A battle between two old coaches

   Maybe you could call Saturday's game between Penn State and Eastern Illinois the "Metamucil Bowl."

   On one sideline of Beaver Stadium will be the Nittany Lion himself, 82-year-old Joe Paterno. On the other sideline will be the youngster, 71-year-old Bob Spoo of the visiting Panthers.

   By my count, Spoo is one of eight Division I head coaches (both FBS and FCS) hired in 1987 or earlier who are still at their respective school. Paterno leads the list, of course, having become head coach at Penn State in 1966.

   During a teleconference Monday with reporters on the Penn State beat, Spoo, whose previous job was assistant coach at Purdue, sounded rather excited to be matching up with Paterno.

   "I'm just amazed and have great respect for coach Paterno," Spoo said. "He's a great role model for all coaches. He'll continue to be the winningest Division I coach in college football and it's an honor and a privilege to coach against him."

    Spoo said he met Paterno in the mid 1980s when he was still at Purdue.

    "At that time, we had some pretty good quarterbacks in Mark Herrman and Jim Everett, and we were in the shotgun a lot," he said. "Coach knew I was from Purdue and he said, 'You're the guys that line up in the shotgun?' I don't think coach Paterno was very fond of it at that time but he's adapted."

    Paterno said he didn't know Spoo well but respected his work.

    "Everybody speaks nothing but the best about him," he said. "His teams play well and they execute. They do a great job of coaching. I think it's going to be a real good, tough football game. They play the game the way I like to see our kids play -- no shenanigans, all business. They execute. They don't beat themselves. I think that's all a credit to Bob and his staff. Hopefully we'll have a good football game on Saturday."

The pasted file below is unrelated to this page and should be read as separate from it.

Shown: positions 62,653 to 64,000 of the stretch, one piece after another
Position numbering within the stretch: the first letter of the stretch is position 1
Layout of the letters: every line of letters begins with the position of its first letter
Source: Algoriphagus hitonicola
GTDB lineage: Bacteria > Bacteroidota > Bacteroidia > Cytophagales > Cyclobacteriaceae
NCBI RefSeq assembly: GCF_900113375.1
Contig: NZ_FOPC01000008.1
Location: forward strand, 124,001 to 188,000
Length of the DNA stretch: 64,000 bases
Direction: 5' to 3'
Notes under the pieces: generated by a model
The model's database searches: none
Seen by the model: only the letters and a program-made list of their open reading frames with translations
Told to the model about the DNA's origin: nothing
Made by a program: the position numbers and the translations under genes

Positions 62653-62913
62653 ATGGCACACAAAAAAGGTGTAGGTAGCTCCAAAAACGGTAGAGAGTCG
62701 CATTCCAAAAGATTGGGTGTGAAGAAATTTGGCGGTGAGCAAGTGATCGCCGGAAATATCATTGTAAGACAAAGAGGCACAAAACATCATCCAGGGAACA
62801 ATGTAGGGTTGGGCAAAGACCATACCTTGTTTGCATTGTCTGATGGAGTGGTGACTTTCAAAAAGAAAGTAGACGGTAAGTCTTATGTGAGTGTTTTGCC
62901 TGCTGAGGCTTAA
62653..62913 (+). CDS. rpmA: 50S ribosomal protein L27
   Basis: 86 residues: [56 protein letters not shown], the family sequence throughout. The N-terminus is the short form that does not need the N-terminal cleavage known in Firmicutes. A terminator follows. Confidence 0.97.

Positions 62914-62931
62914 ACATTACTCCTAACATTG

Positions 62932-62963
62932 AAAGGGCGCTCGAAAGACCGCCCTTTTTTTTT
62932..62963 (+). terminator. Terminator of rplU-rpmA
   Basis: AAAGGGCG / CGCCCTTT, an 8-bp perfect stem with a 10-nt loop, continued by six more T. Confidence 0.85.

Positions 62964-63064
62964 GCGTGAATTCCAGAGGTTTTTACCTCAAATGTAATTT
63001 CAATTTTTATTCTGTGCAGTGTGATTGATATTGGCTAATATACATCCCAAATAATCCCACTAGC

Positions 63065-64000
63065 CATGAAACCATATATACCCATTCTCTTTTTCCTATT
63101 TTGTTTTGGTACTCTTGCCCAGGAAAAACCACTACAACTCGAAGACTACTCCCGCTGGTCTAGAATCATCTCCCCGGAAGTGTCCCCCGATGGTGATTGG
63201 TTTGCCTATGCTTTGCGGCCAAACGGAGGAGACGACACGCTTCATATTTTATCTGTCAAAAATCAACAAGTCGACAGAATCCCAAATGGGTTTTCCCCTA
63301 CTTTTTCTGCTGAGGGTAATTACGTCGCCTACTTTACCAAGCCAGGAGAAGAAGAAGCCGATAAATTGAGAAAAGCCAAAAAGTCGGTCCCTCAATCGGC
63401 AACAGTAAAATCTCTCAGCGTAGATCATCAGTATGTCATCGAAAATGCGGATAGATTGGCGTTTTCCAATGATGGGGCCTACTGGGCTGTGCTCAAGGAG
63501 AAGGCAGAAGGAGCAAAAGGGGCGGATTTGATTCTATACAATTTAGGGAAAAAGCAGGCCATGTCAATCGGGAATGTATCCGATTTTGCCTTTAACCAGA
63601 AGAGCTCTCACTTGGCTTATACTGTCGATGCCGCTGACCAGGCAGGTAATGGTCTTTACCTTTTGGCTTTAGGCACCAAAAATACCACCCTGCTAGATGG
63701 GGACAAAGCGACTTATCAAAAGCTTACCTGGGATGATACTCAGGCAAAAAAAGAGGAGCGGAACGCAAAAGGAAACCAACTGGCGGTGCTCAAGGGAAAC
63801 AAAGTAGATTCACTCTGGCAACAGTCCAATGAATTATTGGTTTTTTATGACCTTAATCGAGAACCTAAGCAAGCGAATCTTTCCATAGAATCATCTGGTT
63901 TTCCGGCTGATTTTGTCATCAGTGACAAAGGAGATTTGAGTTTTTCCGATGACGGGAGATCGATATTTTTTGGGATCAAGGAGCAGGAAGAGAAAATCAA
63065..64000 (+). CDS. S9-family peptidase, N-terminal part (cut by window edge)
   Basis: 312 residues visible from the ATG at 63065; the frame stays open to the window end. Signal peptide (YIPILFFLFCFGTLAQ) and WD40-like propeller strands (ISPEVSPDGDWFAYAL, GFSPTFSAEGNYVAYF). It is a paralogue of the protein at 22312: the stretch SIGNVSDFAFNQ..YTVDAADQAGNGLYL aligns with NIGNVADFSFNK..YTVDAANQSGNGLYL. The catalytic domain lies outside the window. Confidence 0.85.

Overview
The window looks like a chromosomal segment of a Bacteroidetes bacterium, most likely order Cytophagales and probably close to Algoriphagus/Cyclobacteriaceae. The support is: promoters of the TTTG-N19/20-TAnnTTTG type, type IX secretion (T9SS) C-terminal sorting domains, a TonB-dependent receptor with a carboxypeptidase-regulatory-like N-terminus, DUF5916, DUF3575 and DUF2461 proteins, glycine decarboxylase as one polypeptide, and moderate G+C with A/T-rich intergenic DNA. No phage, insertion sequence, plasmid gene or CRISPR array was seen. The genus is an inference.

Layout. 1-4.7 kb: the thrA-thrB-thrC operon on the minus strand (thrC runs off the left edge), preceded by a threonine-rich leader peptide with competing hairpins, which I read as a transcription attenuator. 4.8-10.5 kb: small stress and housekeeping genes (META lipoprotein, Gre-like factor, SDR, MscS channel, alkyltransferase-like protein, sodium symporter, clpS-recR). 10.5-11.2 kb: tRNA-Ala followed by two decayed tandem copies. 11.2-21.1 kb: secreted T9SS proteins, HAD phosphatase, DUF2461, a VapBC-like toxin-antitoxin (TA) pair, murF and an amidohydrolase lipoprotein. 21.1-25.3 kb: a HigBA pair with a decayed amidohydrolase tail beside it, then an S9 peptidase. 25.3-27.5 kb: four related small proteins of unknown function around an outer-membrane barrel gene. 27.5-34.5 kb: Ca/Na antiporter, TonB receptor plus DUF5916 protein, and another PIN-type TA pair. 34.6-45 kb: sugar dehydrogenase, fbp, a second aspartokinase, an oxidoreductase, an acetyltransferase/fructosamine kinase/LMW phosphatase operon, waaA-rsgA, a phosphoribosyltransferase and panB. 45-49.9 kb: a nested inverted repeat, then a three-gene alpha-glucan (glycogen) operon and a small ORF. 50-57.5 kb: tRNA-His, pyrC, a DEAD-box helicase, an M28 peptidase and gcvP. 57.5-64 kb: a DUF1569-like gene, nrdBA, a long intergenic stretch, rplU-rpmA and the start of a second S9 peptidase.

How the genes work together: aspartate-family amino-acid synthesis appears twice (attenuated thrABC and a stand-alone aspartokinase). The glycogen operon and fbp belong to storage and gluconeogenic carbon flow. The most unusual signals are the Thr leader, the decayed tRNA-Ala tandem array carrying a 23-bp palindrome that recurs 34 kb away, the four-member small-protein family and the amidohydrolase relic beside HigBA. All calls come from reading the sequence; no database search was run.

Like Paterno, who received a new three-year contract after last season, Spoo has been the target of critics who think he should step down. He was in danger of losing his job in 1994 after his team got off to a slow start, but the Panthers rallied and he stuck around.

    Spoo said he wants to continue coaching "as long as we win and I feel good about our program and we're competitive." Speaking for himself and Paterno, he added, "It's been our life for so many years. Why leave if you don't have to? I give credit to Penn State for keeping a man who's truly respected and admired."

    Longest-tenured Division I coaches at the same school (year hired in parentheses):

    Joe Paterno, Penn State (1966)

    Bob Ford, Albany (1973)

    Bobby Bowden, Florida State (1976)

    Chris Ault, Nevada (1976)*

    Jimmye Laycock, William & Mary (1980)

    Andy Talley, Villanova (1985)

    Bob Spoo, Eastern Illinois (1987)

    Frank Beamer, Virginia Tech (1987)

    *-Ault did not coach between 1996 and 2003 to concentrate on his duties as athletic director.